There was a time where you could hardly get away with being a major horror film director without having at least one Stephen King adaptation to your name. Brian De Palma had one. So did Tobe Hooper and David Cronenberg. George Romero had two. So, really, it's no surprise that John Carpenter also weighed in with his attempt at King's maniac car book "Christine." What is a little odd, though, is that, although the film is entertaining enough, it's more than a little muddled.
The essential problem is that Carpenter's working with a lot of different storyline ideas that aren't his own. While he did a fine job with subtext in Halloween (perhaps too good a job - sometimes it seems like sub-subtext), in Christine he misses a few juicy opportunities, seemingly more interested in getting to the monster of the piece (a '58 Plymouth Fury) than developing interesting characters.
For example, the movie starts off well enough (after a fairly unnecessary prologue that explains nothing). We meet Arnie (Keith Gordon), who is Exhibit A in the Hall of Nerds. Arnie wears glasses, can't seem to get his brain to relay messages to his body quick enough, and withers under pressure. His best friend Dennis (John Stockwell) is popular and well-liked. The two make an odd pair, but to see them together is to know their friendship is a true one (and a bit complex - Stockwell, intentionally or not, hints at an edge of repressed homosexual desire for Gordon's character). We also get to see how a nerdy Arnie interacts with the larger world around him.
However, once Arnie finds and becomes obsessed with the car Christine, the focus narrows extremely, and we lose the high school setting entirely, as well as most of the supporting characters. The car turns Arnie into a cocky, angry young man... well, we have to assume the car does it, anyway. Carpenter moves the focus to Dennis long enough so that we don't see the gradual metamorphosis. One minute, we're dealing with Arnie-as-nerd, the next, Arnie-as-dude. Personally, I would have been more interested in the corrupting effect of the car, rather than what the film devolves into afterwards: Michael Myers as a classic car with the motives of Carrie White.
After a pivotal scene involving some really mean hoodlums (or sh--ters, as the film's vernacular would have it), we get to see a few scenes of a car running over things, while John Carpenter's adequate synthesizer score plays in the background. Sure, we get it. Christine's a vengeful vehicle. I also get that the car's relationship with Arnie is a bit more weighty than your standard man-and-machine relationship. I like these ideas, but they're useless if you don't do anything with them. Of course, a respected horror director in the good part of his career would see that these things are explored, right?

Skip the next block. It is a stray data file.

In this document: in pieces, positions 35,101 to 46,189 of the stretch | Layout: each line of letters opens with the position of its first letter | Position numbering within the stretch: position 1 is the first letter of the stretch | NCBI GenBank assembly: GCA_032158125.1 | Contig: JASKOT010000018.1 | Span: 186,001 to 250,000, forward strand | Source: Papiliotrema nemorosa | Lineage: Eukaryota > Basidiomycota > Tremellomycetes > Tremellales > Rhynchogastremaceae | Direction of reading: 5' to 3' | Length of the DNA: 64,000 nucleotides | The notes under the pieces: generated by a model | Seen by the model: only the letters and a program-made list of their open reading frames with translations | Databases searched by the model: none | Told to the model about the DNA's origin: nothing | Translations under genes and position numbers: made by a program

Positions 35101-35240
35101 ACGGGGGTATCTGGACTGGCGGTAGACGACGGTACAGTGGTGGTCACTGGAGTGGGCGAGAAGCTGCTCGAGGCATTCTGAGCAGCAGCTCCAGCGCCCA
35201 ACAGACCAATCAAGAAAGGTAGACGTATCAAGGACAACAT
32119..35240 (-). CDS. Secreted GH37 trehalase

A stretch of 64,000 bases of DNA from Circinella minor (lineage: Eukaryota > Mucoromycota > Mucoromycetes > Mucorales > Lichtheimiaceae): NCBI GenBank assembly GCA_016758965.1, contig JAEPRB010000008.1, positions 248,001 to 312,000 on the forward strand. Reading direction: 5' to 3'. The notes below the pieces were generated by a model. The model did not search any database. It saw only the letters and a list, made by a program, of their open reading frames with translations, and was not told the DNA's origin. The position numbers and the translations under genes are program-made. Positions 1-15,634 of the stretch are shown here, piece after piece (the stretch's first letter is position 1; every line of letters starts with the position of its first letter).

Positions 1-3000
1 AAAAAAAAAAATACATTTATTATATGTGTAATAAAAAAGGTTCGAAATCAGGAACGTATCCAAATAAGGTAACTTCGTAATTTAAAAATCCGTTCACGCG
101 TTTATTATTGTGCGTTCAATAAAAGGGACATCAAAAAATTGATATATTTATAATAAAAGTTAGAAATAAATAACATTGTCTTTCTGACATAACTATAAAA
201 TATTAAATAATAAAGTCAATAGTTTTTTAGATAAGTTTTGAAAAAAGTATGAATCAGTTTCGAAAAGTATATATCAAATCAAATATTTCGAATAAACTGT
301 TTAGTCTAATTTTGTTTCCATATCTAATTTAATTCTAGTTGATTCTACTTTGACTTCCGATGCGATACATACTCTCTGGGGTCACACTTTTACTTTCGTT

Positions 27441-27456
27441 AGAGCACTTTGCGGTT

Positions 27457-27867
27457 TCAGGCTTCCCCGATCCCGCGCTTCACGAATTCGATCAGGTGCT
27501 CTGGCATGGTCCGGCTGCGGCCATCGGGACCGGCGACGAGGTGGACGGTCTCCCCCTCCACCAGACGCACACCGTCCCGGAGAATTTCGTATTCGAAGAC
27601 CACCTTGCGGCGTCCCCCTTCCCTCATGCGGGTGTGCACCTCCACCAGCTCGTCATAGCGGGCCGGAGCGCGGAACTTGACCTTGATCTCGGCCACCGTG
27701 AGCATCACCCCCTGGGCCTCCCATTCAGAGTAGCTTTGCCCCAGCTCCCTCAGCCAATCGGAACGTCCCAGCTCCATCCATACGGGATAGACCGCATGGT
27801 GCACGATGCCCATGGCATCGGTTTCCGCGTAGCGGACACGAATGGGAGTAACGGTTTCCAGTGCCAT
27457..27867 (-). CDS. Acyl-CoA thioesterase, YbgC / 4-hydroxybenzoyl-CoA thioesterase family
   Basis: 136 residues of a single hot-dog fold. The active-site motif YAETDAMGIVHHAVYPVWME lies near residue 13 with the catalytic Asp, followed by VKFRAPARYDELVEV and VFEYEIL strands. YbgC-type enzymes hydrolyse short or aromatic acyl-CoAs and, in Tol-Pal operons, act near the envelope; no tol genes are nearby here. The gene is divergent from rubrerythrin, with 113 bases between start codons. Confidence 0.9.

Nope. Carpenter just seems to want to get things moving to his fairly standard and unsuspenseful climax, and isn't particularly interested in the dimensions of the character relationships. I mean, why is this car evil? There's no explanation. Why can it do the things it can? I'm not asking for concrete answers, but all I'm left with is a stupid guess that the automobile's malice comes from its bright red paint job. I have to believe that the King novel goes into more detail about this.
To be fair, Gordon's performance is quite excellent. As hapless as his nerd is, it's a realistic nerd (okay, maybe the glasses were a bit too much). Arnie's just another social outcast, and Gordon resists overplaying him as a stereotyped geek, and never really lets go with the character until he's firmly insane (in which case he's not only allowed, he's practically required to chew scenery). In the end, you really want Arnie to beat the influence Christine has over him, and come back to his outcast status (which is where he really belongs - if "Buffy the Vampire Slayer" taught us anything, it taught us that the cool people aren't worth the flesh they're covered with).
Christine is a nice little horror ditty in it's way. It's a good example of how a director can take an adaptation in the wrong direction and still come out with something that's a decent time-filler - though it's barely worth the price of a rental, what with so many other great films out there and all.
Dennis pulls a copy of Stephen King's original novel off the shelf before he asks Leigh (Alexandra Paul) out.